I grew up holding a book and picturing a Literature-in-English class packed with people I read. They were like a mural presence walled around me, their aspects grim with instruction and, sometimes, sarcasm: Ayo, if those are the books you read, then you must nor fumble when you start yours.
Achebe was that old, witty classmate who said sublime things with simple words. If he used any big English, it was to sharpen some witticism. He was also startlingly beautiful with his language.
Soyinka has important things to say, of course. Just that he is that grammatical gymnast whose utterances are sometimes more of fun-seeking braggadocio than an immediately obvious, serious intent. His English is often his. He can use simple words, but he is too full of complex words and he can’t waste them. So sit and listen! (My lecturers in university did their best to skip his poems.)
Flora Nwapa had no respect whatsoever for strict English. If she were to speak it, she would choose a direct, unapologetic translation.
Emecheta was a bit more law-abiding. But she couldn’t give a care about a slew of flawless English sentences. She’s ‘gisting’ you; stop being so persnickety!
Sefi Atta is her more rebellious younger sister. Her English is so scrubbed, so cleaned of artifice, so Yoruba, you wonder if you should remind her that English can also be for show.
Eghosa Imasuen is the most irreverent user of English I know yet. Man even ingrains pidgin and native Englishes as whole paragraphs.
Chika Unigwe is just playful, so playful you wonder how she manages to strike deep levels with that prancy English.
Igoni Barrett… I imagine him speaking and I’m there, masturbating. I am not sure why. I find sexual gratification in his language.
J.M. Coetzee, too. I judge him. That man has (had) too much sex for his own good. I like him.
Yejide Kilanko’s voice is the sane, matronly hold on all the brouhaha.
Gbemisola Adeoti—my lecturer in university! He was nice, if regular-toned, with his poetry.
Niyi Osundare, master of neologisms! I have a firm respect for him.
Syl Cheney-Coker, John Pepper Clark, Jared Angira, Lenrie Peters, Leopold Senghor and P.O.C. Umeh—thank you for solid poetries!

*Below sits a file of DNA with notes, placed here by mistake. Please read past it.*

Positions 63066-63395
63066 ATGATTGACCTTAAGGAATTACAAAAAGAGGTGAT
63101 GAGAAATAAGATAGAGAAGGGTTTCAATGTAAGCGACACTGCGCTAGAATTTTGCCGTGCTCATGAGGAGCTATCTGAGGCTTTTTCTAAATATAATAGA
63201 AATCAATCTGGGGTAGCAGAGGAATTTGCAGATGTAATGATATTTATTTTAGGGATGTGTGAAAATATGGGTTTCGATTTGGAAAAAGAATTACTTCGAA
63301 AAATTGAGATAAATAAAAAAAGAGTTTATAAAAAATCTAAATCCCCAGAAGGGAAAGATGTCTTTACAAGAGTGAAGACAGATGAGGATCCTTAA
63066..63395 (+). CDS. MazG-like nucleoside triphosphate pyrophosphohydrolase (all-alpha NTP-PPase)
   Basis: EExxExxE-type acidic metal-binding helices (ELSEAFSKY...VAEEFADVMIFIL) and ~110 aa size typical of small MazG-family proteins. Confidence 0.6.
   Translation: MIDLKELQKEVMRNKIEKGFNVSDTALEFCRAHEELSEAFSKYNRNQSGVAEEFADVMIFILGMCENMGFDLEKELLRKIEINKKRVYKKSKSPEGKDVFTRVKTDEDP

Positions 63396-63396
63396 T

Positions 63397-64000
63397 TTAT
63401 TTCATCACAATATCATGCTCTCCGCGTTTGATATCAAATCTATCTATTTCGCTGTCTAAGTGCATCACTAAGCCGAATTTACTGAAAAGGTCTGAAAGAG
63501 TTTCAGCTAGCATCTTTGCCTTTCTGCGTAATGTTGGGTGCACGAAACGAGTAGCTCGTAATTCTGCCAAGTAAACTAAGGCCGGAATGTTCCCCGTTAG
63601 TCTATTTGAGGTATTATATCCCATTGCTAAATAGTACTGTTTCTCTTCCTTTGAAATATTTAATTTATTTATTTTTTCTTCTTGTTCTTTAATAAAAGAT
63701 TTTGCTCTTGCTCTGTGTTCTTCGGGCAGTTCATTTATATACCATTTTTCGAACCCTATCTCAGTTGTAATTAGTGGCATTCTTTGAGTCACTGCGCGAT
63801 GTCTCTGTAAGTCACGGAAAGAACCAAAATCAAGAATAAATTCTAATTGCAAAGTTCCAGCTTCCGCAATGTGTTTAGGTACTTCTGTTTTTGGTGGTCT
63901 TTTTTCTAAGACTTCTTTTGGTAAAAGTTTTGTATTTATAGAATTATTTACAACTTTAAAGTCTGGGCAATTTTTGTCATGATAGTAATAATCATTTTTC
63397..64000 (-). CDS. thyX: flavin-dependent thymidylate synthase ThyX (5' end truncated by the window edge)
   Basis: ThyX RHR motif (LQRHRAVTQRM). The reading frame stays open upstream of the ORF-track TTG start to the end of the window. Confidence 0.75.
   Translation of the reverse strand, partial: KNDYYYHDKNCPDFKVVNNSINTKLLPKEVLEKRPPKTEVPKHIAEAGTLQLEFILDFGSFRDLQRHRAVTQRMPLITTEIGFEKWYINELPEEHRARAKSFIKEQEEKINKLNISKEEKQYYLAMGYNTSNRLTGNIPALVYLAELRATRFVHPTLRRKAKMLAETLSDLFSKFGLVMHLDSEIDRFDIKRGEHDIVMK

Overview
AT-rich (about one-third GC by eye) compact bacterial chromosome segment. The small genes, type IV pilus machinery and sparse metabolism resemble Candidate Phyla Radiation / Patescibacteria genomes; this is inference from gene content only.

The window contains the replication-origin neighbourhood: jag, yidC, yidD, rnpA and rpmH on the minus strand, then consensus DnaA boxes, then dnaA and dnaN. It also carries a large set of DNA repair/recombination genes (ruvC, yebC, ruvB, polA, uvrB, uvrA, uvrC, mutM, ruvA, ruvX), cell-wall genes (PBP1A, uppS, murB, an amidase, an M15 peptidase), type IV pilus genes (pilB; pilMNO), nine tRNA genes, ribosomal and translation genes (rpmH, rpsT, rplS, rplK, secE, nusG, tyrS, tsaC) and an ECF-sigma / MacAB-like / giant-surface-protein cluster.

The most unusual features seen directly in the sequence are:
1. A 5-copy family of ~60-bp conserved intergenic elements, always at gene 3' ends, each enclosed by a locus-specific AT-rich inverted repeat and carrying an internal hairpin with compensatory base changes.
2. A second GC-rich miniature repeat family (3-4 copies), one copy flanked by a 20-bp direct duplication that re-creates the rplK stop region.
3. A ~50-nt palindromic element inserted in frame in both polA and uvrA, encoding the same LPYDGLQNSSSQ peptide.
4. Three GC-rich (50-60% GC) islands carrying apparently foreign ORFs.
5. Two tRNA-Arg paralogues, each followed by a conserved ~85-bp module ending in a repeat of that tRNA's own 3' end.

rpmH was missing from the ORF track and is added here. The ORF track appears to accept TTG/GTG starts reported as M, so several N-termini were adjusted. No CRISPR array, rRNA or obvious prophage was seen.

Toni Kan’s diction—I daresay—is humble, but not lowly, and—Good Lord! —sarcastic to the K.
Lola Shoneyinʼs English is a scintillating cross between classy and saucy. I felt wicked while reading ‘The Secret Lives of Baba Segi’s Wives’.
Amos Tutuola’s English was defiant. I did not know the word ‘drinkard’ could exist until I opened the book.
Helen Oyeyemi is just cruel. But it’s like you have rotten teeth and you are chewing sugarcane. You love the squeeze of the pulp in your tortured gums, but—yeah—your gums are tortured.
Nnedi Okoroafor’s imagery is fire! You will read her book and find yourself flinching because you think something is coming right out of the pages at you.
Chinelo Okparanta would nearly lose you, but if you read her like a slowly building voice, you would savor her.
Chimeka Garricks is such a sweetheart I wanna cry from sheer orgasm with what he does with language!
Okey Ndibe is raw and honest. I like that.
E.C. Osondu turns language into a treasure. It’s so sparse and easily funny and, by turns, reflective.
Emezi’s English is quite dramatic. They don’t need the big words, but they make it obvious that they need the words to hit you big. And that’s smart!
Okigbo had a confidence that arrested you. His English was pointed and undisguised.
Uzodinma Iweala is very much charmingly extraordinary in his ‘ordinariness’.
Adaobi Tricia’s is the more humorous voice.
Teju Cole must be protected at all cost! He is rare.
Bessie Head and Taye Selasi had one distinctive impact on me: they left me feeling crazy.
Lesley Arimah and Tendai Huchu are international treasures. What they do with words!
Nuruddin Farah is didactic and maybe a little religious. That’s him and he’s not apologizing!
Helon Habila, with his salient and sublime force, has my heart any time.
Chigozie Obioma is new to me, like Yewande Omotoso, but I find their tone essential, if demanding close attention.
Gabriel Okara would be that speaker I would listen to all day. Same for Tanure Ojaide. They use(d) English like it were their own magic.
Kofi Awoonor is just tragic.